# Division of Fractions

## Dividing a fraction by a whole number

What does \(\begin{align} \frac{1}{8} \div 2 \end{align}\) mean? It means, we are **distributing/dividing** \(\begin{align} \frac{1}{8} \end{align}\) litres of water among \(2\) vessels.

Let us represent \(\begin{align} \frac{1}{8} \end{align}\) litres of water visually.

Equally dividing the water we have, among two vessels means that each vessel gets,

But, if we are to tell what fraction of our water was poured into each vessel, we need to know how large the shaded portion is in this figure. And this becomes obvious only when the whole is divided into parts of the **same size as our shaded portion**.

Doing so, we get,

One out of the \(16\) parts is shaded – which means that each vessel gets \(\begin{align} \frac{1}{16} \end{align}\) litres of water.

It can also be written as,

\(\begin{align} \frac{1}{8} \div 2 = \frac{1}{8} \times \frac{1}{2} = \frac{1}{16} \end{align}\)

This method is also known as ‘Reciprocal method’.

## Dividing a whole number by a fraction

What does it mean to divide a whole number by a fraction? Let us consider dividing \(8\) by \(\begin{align} \frac{1}{2}. \end{align}\)

It means **distributing/dividing \(8\) litres of water among vessels \(\begin{align} \frac{1}{2} \end{align}\) litres in size/volume**. How many such \(\begin{align} \frac{1}{2} \end{align}\) litre vessels are needed? To answer this, let’s see how many \(\begin{align} \frac{1}{2}. \end{align}\) litre vessels are needed to fill a \(1\) litre bucket. The answer is \(2.\)

There are \(16\) one-half litres in \(8\) litres. Hence we would need \(16\) half litre vessels to equally distribute \(8L\) of water.

By the reciprocal method it would be,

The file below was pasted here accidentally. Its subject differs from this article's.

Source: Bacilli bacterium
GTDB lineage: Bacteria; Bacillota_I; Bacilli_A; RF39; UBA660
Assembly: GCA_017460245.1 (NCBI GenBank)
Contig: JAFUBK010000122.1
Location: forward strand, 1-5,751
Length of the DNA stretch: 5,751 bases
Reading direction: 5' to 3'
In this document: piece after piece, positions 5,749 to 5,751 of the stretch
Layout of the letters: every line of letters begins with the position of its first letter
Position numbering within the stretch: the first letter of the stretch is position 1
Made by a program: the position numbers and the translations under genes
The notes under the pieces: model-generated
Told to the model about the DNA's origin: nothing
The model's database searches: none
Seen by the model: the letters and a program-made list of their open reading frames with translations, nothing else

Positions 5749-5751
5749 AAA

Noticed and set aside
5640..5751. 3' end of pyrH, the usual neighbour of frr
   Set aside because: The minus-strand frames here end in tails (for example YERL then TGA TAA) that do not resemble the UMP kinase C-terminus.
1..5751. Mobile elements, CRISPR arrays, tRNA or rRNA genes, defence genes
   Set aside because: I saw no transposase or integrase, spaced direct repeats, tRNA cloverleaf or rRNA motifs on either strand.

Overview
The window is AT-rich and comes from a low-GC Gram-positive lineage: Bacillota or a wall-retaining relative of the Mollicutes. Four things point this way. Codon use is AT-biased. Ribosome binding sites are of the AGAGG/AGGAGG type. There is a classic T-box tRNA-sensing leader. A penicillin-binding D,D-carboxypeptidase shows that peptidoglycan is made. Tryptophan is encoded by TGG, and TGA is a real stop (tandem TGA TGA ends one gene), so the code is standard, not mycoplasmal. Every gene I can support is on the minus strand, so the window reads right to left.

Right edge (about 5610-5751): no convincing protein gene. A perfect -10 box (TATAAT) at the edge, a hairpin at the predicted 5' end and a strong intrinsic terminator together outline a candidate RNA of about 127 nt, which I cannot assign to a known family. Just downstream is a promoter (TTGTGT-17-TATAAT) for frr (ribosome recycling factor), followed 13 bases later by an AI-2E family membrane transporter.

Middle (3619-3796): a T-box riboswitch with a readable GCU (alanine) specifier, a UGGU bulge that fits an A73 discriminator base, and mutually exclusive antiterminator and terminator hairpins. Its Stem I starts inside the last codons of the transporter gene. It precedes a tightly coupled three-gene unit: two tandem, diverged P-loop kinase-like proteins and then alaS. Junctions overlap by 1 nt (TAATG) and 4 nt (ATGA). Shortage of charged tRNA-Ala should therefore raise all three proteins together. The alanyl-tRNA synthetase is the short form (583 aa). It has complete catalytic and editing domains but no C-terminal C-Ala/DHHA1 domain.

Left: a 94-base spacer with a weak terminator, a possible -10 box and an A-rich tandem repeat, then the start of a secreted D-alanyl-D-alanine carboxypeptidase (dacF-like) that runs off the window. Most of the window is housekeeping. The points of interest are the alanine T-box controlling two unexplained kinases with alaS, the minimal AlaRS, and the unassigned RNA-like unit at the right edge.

\(\begin{align} 8 \div \frac{1}{2} = \frac{8 \times 2}{1} = 16 \end{align}\)

It can be simply put as

## Dividing a fraction by another fraction

What does it mean to divide a fraction by a fraction? Let us consider \(\begin{align} \frac{1}{2} \div \frac{1}{4}. \end{align}\) It means **dividing \(\begin{align} \frac{1}{2} \end{align}\) into pieces each \(\begin{align} \frac{1}{4} \end{align}\) units in size**. Or alternately, we can consider this as a situation in which we are **distributing/dividing \(\begin{align} \frac{1}{2} \end{align}\) litres of water among vessels \(\begin{align} \frac{1}{4} \end{align}\) litres in size/volume**.

How many \(\begin{align} \frac{1}{4} \end{align}\) litre vessels are needed? The answer is \(2.\)

By the reciprocal method,

\(\begin{align} \frac{1}{2} \div \frac{1}{4} = \frac{1}{2} \times \frac{4}{1} = \frac{4}{2} = 2 \end{align}\)

The reciprocal method is simple and easy to use, simply put it is,

## Tips and Tricks

**Tip:**Always take the reciprocal first and switch the division sign with multiplication before simplifying. That way you dont have to consider whether you are simplifying one of the given fractions of across both of them.- Remember, after taking the reciprocal you have a multiplication statement. Now simplification can also be done across the two fractions. E.g. if there is a common factor between the numerator of one of the fractions and the denominator of the other fraction, you can simplify them and proceed.

E.g. \(\begin{align} \frac{5}{28} \times \frac{7}{9} \end{align}\) can be simplified to \(\begin{align} \frac{5}{4} \times \frac{1}{9} \end{align}\) before multiplying.

### Common mistakes or misconceptions

- Children may simply replace the division symbol with a multiplication symbol and solve the problem. This happens when they try and “remember” the rule instead of understanding the concept. They know that the operation changes but do not understand why and end up blindly replacing the symbol and getting an incorrect answer.
- Children may “cancel” common factors across the two fractions before taking the reciprocal.Students are expected to take the reciprocal of the second fraction and switch the division sign with multiplication. While simplifying each fraction before this step won't change the answer, simplification across the two fractions (the numerator of one and the denominator of the other) will lead to an error.

## Test your knowledge

Q1. \(\begin{align} \frac{5}{6} \div 2 \end{align}\)

Q2. \(\begin{align} 5\frac{3}{5} \div 7 \end{align}\)

Q3. \(\begin{align} 2\frac{1}{3} \div 2 \end{align}\)